After seeing a post a few months back on the Digital Woodworker blog on how to build Japanese sawhorses using only compression joints, I thought I would give it a try. The sawhorses are based on a design by Jay Van Arsdale, in the Jan-Feb 1990 issue of American Woodworker.
I had some Red Cedar lying around, which isn’t the best material for something that will be used quite heavily, but so it goes. Here are the basic pieces for 1/2 of one sawhorse: the stringer, the leg, and the foot/base-in that order.
The American Woodworker article does a fine job of laying out the measurements, etc., but what I was most interested in and what proved to be the most difficult aspect of the build was the Shitage Kama or “stringer to leg joint”.
I was able to visualize almost the entire joint except the angled cut on the leg that would accept the angled cut made on the stringer. So I just started marking and measuring in the hopes that once I got to that point, it would become clear. Here’s the layout on the stringer-pretty straight forward-one perpendicular saw cut and one angled cut.
Scrap material removed:
The next step was to layout and cut the mortise in the leg:
I used a brace with a 3/4″ bit to hollow out the majority of material, drilling from both sides to avoid tearout.
Next was chiseling out the remainder, carefully, again so as to avoid any tear-out, or at least as much as is possible when working with Red Cedar.
This part was the most challenging, initially in the visual sense, and then once I figured that out-in the actual chiseling of the angle. Essentially one has to carve out a 1/2″ angle in the leg mortise from front to back. To do this, I simply started chiseling out angled pieces in small increments in one direction from the above pencil line to the lower edge of the mortise on the back side. An extremely sharp blade works wonders here.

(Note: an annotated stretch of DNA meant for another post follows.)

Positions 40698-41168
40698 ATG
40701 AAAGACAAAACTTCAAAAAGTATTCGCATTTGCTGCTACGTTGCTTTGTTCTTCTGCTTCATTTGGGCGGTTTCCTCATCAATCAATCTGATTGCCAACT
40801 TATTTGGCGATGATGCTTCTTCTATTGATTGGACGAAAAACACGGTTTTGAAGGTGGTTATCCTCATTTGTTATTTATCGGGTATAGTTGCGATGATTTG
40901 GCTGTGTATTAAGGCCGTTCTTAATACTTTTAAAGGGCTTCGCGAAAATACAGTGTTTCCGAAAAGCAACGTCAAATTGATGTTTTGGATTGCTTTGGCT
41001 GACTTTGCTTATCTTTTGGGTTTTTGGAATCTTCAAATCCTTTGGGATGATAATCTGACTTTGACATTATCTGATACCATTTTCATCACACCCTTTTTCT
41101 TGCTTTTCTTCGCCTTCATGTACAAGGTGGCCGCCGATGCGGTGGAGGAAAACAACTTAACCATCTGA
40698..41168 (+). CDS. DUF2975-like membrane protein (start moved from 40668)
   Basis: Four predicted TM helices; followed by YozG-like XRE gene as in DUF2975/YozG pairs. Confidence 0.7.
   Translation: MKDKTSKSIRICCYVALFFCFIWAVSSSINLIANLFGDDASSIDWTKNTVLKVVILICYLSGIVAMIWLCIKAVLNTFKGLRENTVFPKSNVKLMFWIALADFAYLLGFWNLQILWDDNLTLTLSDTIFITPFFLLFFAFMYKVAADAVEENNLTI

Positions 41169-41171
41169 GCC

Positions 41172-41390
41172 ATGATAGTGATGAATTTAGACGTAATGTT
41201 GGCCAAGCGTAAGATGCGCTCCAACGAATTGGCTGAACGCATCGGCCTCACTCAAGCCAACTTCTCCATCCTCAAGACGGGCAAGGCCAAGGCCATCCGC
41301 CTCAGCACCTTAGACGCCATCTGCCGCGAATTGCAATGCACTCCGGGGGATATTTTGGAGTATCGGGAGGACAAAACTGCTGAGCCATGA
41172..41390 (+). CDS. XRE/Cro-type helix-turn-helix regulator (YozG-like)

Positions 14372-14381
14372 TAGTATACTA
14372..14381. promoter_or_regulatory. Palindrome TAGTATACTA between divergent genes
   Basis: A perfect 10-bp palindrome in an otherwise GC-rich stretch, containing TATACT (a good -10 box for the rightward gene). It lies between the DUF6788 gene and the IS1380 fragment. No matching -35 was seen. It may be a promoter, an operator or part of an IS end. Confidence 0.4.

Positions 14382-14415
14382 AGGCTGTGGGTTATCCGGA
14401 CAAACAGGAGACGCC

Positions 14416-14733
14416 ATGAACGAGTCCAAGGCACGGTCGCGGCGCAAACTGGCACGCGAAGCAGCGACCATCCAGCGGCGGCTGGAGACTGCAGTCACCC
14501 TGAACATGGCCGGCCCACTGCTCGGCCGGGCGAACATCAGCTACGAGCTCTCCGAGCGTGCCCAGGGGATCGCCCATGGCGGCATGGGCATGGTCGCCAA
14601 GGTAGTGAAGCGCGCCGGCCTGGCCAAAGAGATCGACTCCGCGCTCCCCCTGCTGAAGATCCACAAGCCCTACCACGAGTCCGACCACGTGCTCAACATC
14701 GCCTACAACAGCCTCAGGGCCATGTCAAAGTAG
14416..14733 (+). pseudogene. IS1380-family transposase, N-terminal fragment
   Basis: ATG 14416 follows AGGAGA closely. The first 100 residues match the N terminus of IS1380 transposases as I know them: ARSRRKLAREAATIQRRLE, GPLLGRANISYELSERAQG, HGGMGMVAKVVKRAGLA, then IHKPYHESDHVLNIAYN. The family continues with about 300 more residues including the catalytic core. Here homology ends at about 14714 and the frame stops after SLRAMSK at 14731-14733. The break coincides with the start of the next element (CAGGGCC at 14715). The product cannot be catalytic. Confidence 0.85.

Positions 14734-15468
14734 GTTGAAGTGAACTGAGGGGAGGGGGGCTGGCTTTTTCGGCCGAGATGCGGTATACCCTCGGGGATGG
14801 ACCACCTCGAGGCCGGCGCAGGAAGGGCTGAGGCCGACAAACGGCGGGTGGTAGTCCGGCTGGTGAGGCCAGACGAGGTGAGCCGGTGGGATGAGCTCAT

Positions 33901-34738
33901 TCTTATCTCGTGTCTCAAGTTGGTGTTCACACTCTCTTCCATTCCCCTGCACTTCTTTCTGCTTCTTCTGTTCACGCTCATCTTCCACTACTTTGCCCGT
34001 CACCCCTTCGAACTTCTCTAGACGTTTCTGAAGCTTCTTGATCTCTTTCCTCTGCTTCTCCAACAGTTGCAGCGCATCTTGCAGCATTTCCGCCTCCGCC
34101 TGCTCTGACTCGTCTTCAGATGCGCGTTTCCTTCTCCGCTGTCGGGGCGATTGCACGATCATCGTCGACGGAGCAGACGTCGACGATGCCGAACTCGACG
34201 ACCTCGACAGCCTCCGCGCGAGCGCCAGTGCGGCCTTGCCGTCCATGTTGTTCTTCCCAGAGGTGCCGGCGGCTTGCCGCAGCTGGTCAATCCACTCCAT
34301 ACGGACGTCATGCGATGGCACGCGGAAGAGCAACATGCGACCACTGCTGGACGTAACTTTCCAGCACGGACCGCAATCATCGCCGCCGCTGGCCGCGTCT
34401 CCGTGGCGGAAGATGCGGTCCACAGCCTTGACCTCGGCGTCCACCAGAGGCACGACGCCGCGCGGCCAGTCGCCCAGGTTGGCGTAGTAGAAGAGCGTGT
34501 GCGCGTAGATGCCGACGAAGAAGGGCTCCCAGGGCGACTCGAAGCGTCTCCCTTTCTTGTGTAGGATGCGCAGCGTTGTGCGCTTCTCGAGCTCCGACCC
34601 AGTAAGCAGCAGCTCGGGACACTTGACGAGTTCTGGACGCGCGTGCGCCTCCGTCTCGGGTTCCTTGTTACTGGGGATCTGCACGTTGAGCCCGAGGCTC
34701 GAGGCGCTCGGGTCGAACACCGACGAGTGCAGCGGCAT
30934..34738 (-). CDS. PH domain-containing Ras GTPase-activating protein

It may not look like much, but I was pretty happy for a first attempt. With the two wedges already cut (from Black Walnut) I was ready to insert the stringer and test the compression.
Both ends of each wedge are flattened. This allows for easy disassembly by tapping with a small hammer to push the wedges back out. You can also see a slight bit of the sawn angle on the stringer. I was a bit off in my measurements but it doesn’t seem to affect stability, although that will become more apparent in the finished sawhorse.
To build the sawhorses, I made an attempt to use only hand tools-where this fell short, at least for me was in removing the 1/2″ space in the base that delineates the feet of the horse. For this I used a dado set in the table saw. Red Cedar splinters so easily and for a long, thin strip like that, I went with the power tool. Otherwise, I’ve been using Japanese chisels and saws (ryoba & dozuki) and a low angle block plane for the angles on the base and leg. Once everything is cut and fit to size, I’m going to try using a new Japanese smoothing plane. That will be an entirely different experience.
I found a really basic, inexpensive ($47.00) one intended for beginners from Japan Woodworker.
I’m not finished with this project yet, but it’s been a really informative, enjoyable one. Getting the opportunity to work in the shop with only (mostly) hand tools (even though it is 95 F and humid, humid, humid) carries with it a certain calm and quiet. Just the sound of the plane on the wood, the shavings falling to the floor, the tapping of the wedges into place…those tasks carry with them a satisfaction that I’ve yet to find when working primarily with power tools. Maybe it’s the difference between working a tool and working with a tool.